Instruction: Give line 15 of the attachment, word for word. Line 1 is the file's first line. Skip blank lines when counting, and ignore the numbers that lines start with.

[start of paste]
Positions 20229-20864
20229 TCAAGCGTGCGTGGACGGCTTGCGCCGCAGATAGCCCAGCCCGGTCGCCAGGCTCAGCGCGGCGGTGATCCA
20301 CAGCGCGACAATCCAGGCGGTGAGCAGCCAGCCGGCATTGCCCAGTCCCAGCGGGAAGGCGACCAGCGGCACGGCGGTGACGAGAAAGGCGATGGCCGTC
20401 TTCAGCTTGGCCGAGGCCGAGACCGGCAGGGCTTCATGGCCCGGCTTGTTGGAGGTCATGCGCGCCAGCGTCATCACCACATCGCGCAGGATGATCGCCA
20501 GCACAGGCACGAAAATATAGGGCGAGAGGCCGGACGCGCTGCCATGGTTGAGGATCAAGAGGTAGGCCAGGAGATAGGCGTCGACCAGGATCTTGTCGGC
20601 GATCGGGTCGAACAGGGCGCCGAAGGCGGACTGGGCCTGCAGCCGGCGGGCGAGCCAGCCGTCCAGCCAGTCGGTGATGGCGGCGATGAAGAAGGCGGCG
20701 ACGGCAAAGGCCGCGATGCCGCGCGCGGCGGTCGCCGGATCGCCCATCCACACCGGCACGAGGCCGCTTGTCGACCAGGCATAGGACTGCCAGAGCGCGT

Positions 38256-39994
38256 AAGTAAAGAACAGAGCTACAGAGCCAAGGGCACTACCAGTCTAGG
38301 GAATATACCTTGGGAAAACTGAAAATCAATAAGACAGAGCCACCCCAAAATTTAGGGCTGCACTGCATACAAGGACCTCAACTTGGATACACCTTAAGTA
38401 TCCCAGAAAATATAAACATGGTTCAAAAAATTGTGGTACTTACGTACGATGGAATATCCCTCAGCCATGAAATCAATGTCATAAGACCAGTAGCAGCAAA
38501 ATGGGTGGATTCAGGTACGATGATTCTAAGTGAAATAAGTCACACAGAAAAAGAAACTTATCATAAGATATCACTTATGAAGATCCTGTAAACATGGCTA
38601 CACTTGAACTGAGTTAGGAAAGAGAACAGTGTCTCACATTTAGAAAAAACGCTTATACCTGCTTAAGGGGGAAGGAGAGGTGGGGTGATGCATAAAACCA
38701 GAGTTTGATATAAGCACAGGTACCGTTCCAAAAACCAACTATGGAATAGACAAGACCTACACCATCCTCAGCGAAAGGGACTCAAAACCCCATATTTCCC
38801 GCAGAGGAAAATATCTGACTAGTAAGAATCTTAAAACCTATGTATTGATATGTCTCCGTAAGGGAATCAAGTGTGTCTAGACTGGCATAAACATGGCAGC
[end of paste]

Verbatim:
38801 GCAGAGGAAAATATCTGACTAGTAAGAATCTTAAAACCTATGTATTGATATGTCTCCGTAAGGGAATCAAGTGTGTCTAGACTGGCATAAACATGGCAGC